Web Developer Extension for Chrome or Firefox

The Web Developer extension is not primarily an accessibility checker, so it’s not quite as simple to use as WAVE. But the Web Developer extension has features you’ll appreciate if you want to get more deeply into HTML and CSS.

Install Chrome or Firefox and the Web Developer Extension

If you don’t already have Mozilla Firefox or Google Chrome installed on your computer, you can use the links below to download one or both browsers.

There’s a version of the Web Developer Extension for each browser.

If you are using Google’s Chrome browser, you’ll find it helpful to install an extension that will open a frame in a new window:

Check an HTML Page in Pilot with the Web Developer Extension

The features you need are scattered throughout a lot of menu items. So we’ll try to narrow things down.

In Firefox, the extension adds a toolbar. In the Chrome browser, the extension adds a cog-shaped icon to your toolbar. Click the cog to reveal the options that you’d see on a toolbar in Firefox.

Pop the Page Out of its Frame

Although this extension will work with the HTML page in its frame in Content, it can get messy if you have all Pilot’s surrounding navigation included while you’re checking.

  1. View the page in Content, not in the HTML editor.
  2. Right click on the page and choose “Open frame in new window.”
  3. You’ll now see the page in a window by itself, without all of Pilot’s navigation around it.

How to Clear a Page

The Web Developer Extension will overlay your page with information boxes. To clear a page, you can use the browser’s refresh feature. Or you can go to the extension’s “Options” section and choose “Reset Page.”

Check Images for Alternative Text with the Web Developer Extension

Check for Missing Alt Attribute

In HTML pages, all images should have an “alt” attribute. Even decorative images should have the attribute, even though it’s empty. An empty alt attribute makes the decorative image silent to screen readers. If the alt attribute is missing, though, a screen reader will likely say that there is an image present and may speak the image’s file name as if it were the alternative text. That’s often not very helpful.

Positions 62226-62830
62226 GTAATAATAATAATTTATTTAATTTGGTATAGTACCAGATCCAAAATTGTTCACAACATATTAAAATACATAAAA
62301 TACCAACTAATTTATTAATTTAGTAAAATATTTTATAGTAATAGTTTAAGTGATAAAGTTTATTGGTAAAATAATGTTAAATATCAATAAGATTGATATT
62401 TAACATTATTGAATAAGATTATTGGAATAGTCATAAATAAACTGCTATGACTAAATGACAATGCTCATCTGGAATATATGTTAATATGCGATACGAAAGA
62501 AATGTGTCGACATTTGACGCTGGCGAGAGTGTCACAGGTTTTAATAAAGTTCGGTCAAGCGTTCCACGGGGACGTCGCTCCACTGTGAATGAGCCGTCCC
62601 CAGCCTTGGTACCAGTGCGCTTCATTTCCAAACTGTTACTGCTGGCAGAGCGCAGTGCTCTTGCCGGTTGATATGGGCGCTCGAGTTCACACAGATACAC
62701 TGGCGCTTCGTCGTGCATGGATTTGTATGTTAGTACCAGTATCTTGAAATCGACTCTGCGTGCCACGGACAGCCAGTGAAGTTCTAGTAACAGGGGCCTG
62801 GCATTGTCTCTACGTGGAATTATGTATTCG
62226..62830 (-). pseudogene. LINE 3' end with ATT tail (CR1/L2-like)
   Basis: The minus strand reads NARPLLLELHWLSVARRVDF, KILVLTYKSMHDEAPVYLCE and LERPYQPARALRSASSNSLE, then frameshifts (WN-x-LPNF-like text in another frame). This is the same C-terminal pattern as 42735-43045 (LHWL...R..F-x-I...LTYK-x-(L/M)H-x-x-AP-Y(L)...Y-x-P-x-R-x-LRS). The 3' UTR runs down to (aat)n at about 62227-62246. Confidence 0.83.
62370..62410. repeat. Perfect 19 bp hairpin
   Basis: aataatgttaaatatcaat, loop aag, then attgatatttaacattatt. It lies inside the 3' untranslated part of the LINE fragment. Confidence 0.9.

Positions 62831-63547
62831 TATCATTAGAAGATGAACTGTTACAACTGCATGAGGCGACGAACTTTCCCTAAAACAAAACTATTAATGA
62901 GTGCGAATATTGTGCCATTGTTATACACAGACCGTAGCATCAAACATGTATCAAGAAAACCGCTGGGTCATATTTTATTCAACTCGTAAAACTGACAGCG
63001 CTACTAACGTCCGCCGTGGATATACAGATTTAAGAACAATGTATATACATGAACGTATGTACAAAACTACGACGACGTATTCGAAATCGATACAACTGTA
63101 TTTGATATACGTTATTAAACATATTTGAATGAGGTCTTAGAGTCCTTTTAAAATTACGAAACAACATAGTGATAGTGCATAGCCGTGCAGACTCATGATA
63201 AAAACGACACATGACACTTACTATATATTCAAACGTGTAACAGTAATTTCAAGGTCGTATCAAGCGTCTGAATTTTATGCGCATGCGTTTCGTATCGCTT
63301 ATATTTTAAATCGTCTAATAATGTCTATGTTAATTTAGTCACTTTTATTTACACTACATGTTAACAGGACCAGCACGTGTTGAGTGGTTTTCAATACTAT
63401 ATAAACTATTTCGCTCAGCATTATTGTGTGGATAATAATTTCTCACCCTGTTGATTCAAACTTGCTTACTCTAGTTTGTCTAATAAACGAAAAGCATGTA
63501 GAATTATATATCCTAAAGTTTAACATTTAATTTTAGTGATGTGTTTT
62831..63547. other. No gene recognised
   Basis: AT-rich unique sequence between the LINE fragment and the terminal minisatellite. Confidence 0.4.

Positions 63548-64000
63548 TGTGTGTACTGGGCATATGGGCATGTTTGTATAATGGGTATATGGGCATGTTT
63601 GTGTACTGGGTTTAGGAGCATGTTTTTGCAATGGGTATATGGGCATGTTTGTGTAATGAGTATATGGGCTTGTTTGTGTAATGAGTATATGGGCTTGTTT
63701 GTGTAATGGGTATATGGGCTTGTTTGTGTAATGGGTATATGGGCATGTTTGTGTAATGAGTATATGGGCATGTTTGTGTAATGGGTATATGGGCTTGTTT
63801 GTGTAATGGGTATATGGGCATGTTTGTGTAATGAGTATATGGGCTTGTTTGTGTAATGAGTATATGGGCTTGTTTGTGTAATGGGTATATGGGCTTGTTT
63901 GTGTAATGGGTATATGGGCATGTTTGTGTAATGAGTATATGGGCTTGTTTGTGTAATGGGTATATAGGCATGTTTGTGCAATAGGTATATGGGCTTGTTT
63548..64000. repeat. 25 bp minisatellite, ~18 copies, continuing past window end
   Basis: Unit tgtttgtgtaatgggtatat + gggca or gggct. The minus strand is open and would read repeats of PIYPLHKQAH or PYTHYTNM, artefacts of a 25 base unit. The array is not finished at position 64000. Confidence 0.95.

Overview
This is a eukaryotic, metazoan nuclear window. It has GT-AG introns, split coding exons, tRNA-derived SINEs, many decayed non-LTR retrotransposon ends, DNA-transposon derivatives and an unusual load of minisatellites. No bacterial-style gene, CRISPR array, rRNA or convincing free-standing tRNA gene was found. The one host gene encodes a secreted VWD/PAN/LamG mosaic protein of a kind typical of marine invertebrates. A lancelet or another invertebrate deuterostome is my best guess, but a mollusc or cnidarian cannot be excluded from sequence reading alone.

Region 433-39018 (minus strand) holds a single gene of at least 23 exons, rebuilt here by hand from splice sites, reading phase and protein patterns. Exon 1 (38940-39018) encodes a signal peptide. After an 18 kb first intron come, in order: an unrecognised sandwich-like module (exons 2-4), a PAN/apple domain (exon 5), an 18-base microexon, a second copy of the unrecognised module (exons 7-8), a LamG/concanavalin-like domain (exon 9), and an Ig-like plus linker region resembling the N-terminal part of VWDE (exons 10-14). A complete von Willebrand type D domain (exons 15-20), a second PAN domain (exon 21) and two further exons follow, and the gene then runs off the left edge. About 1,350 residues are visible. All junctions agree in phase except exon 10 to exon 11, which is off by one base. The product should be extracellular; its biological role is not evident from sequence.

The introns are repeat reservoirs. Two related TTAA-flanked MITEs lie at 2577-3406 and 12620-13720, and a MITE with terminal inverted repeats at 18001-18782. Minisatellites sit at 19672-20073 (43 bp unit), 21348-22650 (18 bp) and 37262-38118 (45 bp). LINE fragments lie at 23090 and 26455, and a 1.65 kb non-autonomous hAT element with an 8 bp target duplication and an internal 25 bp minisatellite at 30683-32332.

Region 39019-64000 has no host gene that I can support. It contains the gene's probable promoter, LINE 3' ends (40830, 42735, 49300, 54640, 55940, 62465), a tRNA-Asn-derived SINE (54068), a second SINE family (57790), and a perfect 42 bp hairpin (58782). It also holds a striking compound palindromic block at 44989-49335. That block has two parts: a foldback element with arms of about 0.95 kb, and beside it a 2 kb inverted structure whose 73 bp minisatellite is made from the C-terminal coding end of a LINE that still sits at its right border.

Under the Web Developer Extension’s “Images” section, click “Outline Images Without Alt Attributes” to quickly find any images on a page that lack the alt attribute.

Check for Appropriate Alternative Text.

Next, you’ll want to be sure any alternative text that does exist adequately describes its image.

Go under “Images” and choose “Display Alt Attributes.” That will superimpose a little red box above each image with the alternative text in it.

If you are using Firefox, another option is to go under the “Images” section, choose “View Image Information.” That will open a new tab that lists all the images in your page and, under each, displays information about the image, including its alt text. Although you will also see this option in Chrome, it may not work in that browser.

Check Headings with the Web Developer Extension

In the extension’s “Outline” section, first click “Show Element Tag Names” if that doesn’t already have a check by it. Then click “Outline Headings.” All the document’s headings will now be outlined and will have a little box showing what level heading it is. If someone has faked a heading by just making text big and bold, you will see that it isn’t outlined and has no heading tag.

The extension also gives you a quick way to look at the heading structure. First refresh or reset the page, if you need to. Under the “Information” section, click “View Document Outline.” A new tab will open listing all the headings and showing their levels. It will also indicate if there is a missing level, such as when an h3 follows an h1 without an h2 between them.

Check Tables with the Web Developer Extension

If you’re using Firefox, the Juicy Studio Accessibility Toolbar will give you better information about tables, especially what headings are associated with each cell. But the Web Developer Extension can show you how each cell is tagged so you can tell what’s a header cell and what’s a data cell.

First, go to the “Outline” section and make sure “Show Element Tag Names when Outlining” is checked. Then click “Outline Table Cells.” (In Firefox, you’ll have to hover over “Outline Tables” to find the “Outline Table Cells” option.)

Next, go to the “Information” section and choose “Display Table Information.” Now you should be able to see if your table is tagged properly.

Submit to Online Validators? Not from within Pilot.

Under the “Tools” menu, you’ll see options to submit a page to online sites to “validate” it. That is, the site will check the HTML for compliance with various kinds of Web standards. But those sites can’t check a page that’s in a password protected course. So they don’t do you any good in Pilot. You would have to host your pages on a publicly-available Web site to use any of those validators.